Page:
As an elite distance runner, Stephanie Rothstein Bruce has always had her eyes on the Olympics—and has done everything in her power to ensure success. However, after having two children with her husband Ben in the span of 15 months, Rothstein Bruce develop diastasis recti (DR), a condition that causes the tissue that holds the abdominal walls together, called the linea alba, to actually separate. "Over two-thirds of women who've had children have had diastasis recti, but just never know it," says Sara Haley, a personal trainer and creator of Expecting MORE a series of pre- and post-natal workouts.
Instead of keeping her post-partum struggles to herself, Rothstein Bruce has chronicled the roller coaster of getting back into shape and recovering from diastastis recti through her Instagram account. She captions one close-up photo of her stomach, "The strength and stability is coming back steadily, but the appearance of abs and stretch marks remains the same. The not so glamorous part of getting strong post baby."
Her real talk is helping to educate women about an otherwise relatively undiscussed health condition. Because so many women go undiagnosed and brush diastastis recti off as "mommy tummy," Haley shares what the average woman should keep in mind when looking for and bouncing back from the condition. "It's important to know that it doesn't matter if you're obese or ridiculous fit, like all things with pregnancy, [the commonality and severity of DR] often depends on the size of your baby, how it's growing, how many babies [you've had or are pregnant with], and more," she says.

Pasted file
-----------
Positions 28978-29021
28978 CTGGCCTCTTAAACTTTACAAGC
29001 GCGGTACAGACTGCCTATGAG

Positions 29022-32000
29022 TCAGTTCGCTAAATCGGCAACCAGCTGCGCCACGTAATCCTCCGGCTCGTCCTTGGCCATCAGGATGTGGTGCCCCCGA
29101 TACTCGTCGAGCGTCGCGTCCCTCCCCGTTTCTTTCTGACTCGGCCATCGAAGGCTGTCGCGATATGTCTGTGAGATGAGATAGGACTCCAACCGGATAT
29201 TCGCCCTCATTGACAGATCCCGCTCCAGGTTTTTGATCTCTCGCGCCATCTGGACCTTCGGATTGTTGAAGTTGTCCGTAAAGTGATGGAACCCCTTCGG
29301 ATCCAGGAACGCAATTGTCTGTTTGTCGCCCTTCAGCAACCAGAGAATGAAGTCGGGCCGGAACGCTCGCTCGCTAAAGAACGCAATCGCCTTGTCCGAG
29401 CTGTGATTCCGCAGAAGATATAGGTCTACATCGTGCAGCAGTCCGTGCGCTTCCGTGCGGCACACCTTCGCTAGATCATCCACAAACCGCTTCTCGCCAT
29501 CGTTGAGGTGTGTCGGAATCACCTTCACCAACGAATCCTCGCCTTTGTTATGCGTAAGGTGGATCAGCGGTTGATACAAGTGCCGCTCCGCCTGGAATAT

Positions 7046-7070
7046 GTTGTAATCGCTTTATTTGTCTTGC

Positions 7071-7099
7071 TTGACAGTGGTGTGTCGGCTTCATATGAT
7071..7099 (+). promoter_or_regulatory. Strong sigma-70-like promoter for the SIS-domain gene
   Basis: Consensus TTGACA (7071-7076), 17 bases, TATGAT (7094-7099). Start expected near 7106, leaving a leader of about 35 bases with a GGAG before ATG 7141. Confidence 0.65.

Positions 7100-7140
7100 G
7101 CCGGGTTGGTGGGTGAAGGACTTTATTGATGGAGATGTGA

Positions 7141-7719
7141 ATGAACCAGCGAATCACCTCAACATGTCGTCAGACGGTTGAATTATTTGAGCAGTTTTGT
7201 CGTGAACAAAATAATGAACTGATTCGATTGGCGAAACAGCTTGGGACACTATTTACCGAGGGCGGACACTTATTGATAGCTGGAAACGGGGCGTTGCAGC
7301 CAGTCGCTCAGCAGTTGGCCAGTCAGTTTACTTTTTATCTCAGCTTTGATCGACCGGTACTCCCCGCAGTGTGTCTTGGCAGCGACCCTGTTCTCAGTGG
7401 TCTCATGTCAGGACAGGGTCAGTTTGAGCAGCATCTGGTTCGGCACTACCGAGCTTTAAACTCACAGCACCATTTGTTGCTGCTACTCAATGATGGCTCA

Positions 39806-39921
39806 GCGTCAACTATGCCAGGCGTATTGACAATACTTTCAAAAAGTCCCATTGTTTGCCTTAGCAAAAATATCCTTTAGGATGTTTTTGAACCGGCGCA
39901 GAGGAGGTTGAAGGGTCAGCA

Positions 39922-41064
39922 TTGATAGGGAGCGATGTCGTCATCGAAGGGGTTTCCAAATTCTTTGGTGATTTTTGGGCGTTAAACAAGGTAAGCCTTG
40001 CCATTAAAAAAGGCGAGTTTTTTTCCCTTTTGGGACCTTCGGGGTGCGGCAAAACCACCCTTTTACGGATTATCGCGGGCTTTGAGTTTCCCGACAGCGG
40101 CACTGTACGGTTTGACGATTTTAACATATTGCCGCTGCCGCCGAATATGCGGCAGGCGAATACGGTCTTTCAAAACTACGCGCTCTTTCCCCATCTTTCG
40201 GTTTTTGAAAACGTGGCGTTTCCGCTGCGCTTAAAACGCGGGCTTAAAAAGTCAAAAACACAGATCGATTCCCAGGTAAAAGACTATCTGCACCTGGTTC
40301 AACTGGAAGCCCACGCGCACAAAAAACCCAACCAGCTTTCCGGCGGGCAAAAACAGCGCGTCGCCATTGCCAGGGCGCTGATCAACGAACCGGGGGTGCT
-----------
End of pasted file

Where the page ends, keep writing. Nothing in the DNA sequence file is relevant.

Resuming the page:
While Rothstein Bruce's Instagram account is certainly inspirational, it's important to recognize her training routine will likely vary greatly from your own—especially post-partum. The best offense, in the case of DR, is a good defense: Strengthening of the abdominals. Targeted ab exercises can both prevent DR and help from making already-diagnosed DR worse. (Try: The Power Abs Workout.)
Likewise, it's also just as important to know what not to do if you have DR. "You want to avoid movements like extensions of the spine (think Updog, Camel and Locust poses), twists and any exercises—especially high impact ones—where you can't maintain the interlocking of your TVA (or transverse abdominis)," she says.
It goes without saying that seeing an athlete's body so unfiltered—and a body that closely mirrors reality for many women—is incredibly inspirational. And while you may not have a ticket to Rio, perhaps it will simply make you feel more comfortable running in sports bra this summer. If she can show off her stomach, why can't you?